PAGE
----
There was a night in high school where it became too much. The dull hum of small town Bridgton, Maine had dipped its toes into our ears before deciding that the water was just fine and that it could make itself right at home in our heads. That hum had grown in volume over time creeping up to a buzz and then a loud rumble. Our eyes started to shake and our fingers started to tap. The asphalt of main street stretched out out out until, at 10pm on a random fall night, we started driving south. Three high school guys with nothing to do, we made our way to one of the only places that is reliably open in Maine 24/7: L.L.Bean.
I don’t remember much of that night except wandering the empty store, buying nothing, hitting a Dunkin’ Donuts drive-through and getting some light and sweet coffee, and, as the sun was rising, the classic rock station playing Here Comes the Sun. There’s an achievement in itself to staying up all night. We made a few dumb phone calls, left a few voice messages. In the early morning we pulled back into our town’s beach parking lot and jumped into the frigid fall lake. The glint of those weary but vivid rays mixed with the sugary coffee and tasted like the present. The town woke up unaware of our night spent on the backroads of Maine.
There’s a secrecy to breakthrough moments. Something that’s often not worth articulating because it would evaporate in the explanation. In the world of ultrarunning, these breakthrough moments seem to exist along side those of bottom-of-the-well desperation. I had a few of both in my most recent ultra: the High Trail Nine Peaks in Ulju, South Korea. The course was a soul-sapping 105km loop over, you guessed it, nine peaks that added up to an ascent about equal to the elevation of Mount Everest from sea level. And to make it more fun? A midnight start.
As the sun rose after seven plus hours of running dark trails over peaks and through small-town roads (some not unlike Bridgton) a moment hit. The loaded spring of months of training released and propelled me into the day’s first hour. A dog in the distance barked and I barked back. The trail had become a reality of existence. The only thing was to move forward on it and let it unveil the scenery and experience.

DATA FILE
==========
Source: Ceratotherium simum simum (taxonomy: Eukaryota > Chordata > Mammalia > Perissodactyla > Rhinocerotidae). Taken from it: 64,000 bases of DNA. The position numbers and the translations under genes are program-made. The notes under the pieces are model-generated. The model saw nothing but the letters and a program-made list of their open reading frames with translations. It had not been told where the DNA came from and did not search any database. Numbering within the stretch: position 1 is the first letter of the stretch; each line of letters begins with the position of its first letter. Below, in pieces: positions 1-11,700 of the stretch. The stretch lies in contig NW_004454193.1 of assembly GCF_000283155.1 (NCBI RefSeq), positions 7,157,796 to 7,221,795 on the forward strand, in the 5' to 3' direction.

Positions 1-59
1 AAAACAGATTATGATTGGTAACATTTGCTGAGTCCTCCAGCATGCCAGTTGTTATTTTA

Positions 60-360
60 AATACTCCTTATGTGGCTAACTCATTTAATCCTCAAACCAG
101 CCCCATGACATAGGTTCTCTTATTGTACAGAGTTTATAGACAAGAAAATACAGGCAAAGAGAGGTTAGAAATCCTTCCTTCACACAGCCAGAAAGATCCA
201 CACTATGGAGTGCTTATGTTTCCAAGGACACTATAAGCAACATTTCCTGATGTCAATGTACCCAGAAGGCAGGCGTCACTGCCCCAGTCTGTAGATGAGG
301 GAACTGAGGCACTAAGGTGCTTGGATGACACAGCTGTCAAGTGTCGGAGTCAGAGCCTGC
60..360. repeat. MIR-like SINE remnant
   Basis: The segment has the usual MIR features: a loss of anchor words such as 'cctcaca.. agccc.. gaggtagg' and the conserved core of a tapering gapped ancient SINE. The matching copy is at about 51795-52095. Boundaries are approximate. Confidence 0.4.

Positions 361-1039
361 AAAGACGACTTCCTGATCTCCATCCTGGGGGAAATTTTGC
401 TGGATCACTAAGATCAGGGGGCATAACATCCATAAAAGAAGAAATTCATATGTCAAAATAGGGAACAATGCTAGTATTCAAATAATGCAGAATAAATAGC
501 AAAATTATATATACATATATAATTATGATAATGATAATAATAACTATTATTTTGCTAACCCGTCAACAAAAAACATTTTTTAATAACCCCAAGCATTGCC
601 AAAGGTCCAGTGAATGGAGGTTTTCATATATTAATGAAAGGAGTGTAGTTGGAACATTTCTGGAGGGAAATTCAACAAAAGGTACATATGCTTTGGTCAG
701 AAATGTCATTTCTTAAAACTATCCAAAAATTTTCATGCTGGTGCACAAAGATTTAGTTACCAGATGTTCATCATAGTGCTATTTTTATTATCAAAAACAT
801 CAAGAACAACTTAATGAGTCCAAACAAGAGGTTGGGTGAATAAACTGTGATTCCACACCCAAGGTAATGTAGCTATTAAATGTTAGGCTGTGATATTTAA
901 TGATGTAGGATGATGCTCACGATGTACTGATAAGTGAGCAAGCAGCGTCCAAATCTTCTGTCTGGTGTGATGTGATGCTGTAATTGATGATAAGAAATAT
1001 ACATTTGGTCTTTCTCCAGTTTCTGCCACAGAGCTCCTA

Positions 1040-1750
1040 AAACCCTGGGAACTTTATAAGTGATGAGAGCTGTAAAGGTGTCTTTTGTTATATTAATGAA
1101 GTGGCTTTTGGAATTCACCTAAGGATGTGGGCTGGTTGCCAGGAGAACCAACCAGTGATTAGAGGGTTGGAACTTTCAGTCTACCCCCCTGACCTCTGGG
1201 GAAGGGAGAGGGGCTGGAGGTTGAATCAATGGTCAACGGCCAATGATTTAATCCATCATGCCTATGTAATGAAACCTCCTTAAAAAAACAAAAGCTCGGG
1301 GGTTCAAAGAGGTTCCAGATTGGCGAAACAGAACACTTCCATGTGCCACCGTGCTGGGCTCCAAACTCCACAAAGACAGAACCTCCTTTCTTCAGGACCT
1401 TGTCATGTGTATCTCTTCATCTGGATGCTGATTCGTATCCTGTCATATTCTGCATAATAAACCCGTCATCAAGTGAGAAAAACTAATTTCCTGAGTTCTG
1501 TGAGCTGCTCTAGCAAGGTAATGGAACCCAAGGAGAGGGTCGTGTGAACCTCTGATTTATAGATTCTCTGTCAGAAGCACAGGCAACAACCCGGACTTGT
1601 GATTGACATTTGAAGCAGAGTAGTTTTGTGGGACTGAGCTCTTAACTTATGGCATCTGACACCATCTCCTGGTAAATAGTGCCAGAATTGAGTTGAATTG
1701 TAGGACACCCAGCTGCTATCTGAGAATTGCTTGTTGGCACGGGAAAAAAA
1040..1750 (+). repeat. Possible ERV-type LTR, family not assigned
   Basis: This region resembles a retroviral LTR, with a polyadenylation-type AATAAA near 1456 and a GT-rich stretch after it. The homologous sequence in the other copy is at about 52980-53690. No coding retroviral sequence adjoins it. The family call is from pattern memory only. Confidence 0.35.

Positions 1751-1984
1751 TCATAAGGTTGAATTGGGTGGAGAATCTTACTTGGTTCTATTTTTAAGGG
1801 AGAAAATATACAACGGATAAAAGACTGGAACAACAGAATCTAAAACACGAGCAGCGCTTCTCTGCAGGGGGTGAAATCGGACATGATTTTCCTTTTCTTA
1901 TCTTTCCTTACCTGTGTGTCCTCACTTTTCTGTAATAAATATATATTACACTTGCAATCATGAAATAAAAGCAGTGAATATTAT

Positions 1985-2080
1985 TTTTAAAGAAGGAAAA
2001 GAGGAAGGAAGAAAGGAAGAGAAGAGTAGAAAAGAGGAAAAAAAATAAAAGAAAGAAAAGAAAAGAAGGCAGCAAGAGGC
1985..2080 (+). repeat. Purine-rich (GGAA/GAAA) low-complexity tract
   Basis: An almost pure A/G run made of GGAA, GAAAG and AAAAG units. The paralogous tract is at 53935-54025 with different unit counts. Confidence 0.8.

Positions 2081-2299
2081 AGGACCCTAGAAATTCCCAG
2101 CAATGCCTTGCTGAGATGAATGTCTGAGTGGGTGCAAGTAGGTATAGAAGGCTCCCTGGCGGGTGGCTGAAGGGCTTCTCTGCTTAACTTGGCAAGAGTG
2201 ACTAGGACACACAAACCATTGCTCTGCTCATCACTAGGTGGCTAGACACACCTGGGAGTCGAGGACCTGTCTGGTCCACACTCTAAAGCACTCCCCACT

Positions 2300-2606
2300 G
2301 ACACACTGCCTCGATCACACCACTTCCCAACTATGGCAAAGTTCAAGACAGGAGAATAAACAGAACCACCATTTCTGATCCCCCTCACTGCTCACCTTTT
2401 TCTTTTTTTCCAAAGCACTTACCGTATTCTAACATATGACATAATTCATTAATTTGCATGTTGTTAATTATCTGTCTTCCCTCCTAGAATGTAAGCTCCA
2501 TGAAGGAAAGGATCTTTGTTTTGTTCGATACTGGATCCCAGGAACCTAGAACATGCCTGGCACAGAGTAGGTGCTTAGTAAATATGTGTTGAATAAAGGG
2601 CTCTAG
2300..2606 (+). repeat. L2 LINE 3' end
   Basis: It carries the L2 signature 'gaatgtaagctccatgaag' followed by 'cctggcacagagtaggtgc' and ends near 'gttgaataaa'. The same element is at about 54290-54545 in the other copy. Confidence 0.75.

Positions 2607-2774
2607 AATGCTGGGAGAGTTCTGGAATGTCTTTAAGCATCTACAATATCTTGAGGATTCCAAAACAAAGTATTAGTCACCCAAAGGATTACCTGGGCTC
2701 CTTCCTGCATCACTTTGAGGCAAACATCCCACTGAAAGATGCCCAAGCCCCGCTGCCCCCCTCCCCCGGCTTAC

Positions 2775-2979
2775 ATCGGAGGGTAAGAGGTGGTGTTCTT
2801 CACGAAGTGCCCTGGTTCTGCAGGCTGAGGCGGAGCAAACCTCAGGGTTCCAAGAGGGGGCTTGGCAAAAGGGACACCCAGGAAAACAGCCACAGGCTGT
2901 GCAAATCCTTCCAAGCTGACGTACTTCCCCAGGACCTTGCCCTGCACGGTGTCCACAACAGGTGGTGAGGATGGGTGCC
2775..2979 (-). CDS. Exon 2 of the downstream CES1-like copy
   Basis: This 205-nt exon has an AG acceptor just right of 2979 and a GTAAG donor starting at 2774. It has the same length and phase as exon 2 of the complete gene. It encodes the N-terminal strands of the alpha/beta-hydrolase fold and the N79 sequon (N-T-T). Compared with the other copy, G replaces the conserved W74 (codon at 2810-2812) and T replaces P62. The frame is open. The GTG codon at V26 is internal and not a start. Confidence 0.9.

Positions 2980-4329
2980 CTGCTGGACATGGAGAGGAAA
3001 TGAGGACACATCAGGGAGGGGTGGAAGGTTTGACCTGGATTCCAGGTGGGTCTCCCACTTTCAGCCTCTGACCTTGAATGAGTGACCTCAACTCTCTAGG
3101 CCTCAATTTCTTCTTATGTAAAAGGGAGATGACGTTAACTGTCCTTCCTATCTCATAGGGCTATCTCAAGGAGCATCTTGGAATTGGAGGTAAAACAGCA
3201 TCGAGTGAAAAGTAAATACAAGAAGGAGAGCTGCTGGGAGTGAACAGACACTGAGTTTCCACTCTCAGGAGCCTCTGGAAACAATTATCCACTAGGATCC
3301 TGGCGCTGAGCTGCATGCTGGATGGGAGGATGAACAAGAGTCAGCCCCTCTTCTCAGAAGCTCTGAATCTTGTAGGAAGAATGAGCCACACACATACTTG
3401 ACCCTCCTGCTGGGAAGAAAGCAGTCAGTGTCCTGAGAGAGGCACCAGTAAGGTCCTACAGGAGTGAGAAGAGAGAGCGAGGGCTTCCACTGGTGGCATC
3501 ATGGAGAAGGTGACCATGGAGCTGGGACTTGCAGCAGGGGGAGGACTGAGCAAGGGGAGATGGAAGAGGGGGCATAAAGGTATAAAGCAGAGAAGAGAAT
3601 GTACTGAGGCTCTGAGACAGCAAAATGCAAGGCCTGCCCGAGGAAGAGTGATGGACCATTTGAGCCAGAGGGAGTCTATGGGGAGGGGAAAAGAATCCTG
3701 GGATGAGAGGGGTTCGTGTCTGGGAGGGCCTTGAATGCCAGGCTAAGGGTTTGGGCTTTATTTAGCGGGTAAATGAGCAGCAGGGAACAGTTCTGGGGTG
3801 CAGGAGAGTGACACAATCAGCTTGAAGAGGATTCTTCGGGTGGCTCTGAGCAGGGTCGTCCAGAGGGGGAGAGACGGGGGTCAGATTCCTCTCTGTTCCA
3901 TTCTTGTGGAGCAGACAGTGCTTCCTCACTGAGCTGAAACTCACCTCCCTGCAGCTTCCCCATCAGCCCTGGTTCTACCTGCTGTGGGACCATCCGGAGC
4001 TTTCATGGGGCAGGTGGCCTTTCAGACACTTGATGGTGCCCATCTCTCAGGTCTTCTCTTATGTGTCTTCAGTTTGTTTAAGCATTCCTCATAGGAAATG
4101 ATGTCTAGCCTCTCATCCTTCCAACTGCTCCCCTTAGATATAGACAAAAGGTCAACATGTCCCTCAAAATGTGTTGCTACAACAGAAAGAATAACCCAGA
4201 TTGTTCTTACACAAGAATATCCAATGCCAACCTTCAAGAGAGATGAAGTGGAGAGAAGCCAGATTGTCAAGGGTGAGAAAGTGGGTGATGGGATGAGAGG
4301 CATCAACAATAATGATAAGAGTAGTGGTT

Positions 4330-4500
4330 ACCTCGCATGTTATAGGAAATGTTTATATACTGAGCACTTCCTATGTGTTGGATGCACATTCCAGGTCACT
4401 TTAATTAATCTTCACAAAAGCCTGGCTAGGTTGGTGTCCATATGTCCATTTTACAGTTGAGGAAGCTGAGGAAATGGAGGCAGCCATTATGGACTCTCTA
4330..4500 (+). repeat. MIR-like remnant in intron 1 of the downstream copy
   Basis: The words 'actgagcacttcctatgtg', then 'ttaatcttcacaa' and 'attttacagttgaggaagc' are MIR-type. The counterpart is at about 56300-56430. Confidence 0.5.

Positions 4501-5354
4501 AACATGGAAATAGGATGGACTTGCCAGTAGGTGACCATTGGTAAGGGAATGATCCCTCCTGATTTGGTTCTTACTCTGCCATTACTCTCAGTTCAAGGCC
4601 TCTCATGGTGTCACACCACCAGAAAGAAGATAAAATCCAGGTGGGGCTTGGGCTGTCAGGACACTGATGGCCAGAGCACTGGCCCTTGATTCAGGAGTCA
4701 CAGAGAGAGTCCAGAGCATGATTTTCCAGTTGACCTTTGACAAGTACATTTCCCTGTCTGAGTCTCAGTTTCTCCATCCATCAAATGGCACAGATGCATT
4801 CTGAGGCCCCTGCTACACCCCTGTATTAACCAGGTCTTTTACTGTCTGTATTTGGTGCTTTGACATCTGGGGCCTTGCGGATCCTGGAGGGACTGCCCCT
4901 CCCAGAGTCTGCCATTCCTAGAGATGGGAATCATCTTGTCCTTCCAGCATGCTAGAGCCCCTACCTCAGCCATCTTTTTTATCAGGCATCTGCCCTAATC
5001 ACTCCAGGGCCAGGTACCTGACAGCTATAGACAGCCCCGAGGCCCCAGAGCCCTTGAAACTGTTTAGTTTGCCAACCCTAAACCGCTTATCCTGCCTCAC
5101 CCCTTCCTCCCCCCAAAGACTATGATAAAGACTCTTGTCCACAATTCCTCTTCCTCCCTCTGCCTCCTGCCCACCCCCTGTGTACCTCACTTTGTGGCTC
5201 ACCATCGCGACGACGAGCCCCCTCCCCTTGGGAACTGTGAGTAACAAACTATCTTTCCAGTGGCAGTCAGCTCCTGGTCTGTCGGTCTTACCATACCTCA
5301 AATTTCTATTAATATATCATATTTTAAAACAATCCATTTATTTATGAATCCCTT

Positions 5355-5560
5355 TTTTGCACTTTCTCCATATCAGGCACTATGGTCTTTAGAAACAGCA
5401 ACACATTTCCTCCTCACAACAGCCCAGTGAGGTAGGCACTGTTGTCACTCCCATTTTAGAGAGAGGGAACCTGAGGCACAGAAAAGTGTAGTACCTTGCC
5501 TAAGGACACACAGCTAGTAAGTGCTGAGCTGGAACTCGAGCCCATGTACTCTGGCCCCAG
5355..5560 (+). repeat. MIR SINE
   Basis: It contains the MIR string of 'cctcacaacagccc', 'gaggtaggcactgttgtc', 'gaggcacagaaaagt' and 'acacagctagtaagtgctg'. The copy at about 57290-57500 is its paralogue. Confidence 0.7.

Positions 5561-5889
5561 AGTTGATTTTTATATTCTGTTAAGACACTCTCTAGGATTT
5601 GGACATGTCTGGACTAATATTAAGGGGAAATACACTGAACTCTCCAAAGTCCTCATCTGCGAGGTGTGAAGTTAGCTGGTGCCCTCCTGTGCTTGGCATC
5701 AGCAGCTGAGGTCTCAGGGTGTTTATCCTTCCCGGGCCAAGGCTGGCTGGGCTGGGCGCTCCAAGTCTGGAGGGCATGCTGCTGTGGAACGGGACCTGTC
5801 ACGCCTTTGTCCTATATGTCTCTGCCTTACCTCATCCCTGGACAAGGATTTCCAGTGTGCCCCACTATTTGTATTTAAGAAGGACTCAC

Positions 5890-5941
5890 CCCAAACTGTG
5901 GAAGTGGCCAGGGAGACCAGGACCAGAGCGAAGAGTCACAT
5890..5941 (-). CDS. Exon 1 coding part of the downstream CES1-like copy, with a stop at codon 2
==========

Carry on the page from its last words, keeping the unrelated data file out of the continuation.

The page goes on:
The race was a quiet one. I was one of three foreigners and it felt like a disconnect, like I was kind of running my own race. Maybe it was in my head, but it felt like when other runners saw me they either wanted to pass me or were surprised at seeing a foreigner. This wasn’t true for the kind folks at the aid stations though. They took reliably good care of me. Other than that the trail was mostly a lonely one. Usually I relish the lonesome trail, but at another point after over twenty hours of little to know interaction the silence had started to feel like a weight. I found two other runners on the dark trail at my pace and formed a bit of a pack. We hiked along in stride, silently lapping up the dark kilometers. I imagined I was in the army, marching through the night under orders.
I started out the race feeling strong. Despite the daunting 105km ahead of me, I plodded off into the dark with the intention to put distance between me and most of the pack. My legs started to work the first ascent as headlights danced behind me on the trail. “Alright, Tim, 10 minutes and and all systems are go. Breathing is good, poles are working it, legs are feeling great and….” fuck! I was suddenly skidding face first down the trail. My pole had caught my shoe and used my momentum to fling me forward. I popped back up with a skinned knee and no small amount of pain. Great start, Cushing. Now time to keep moving. Don’t think about it.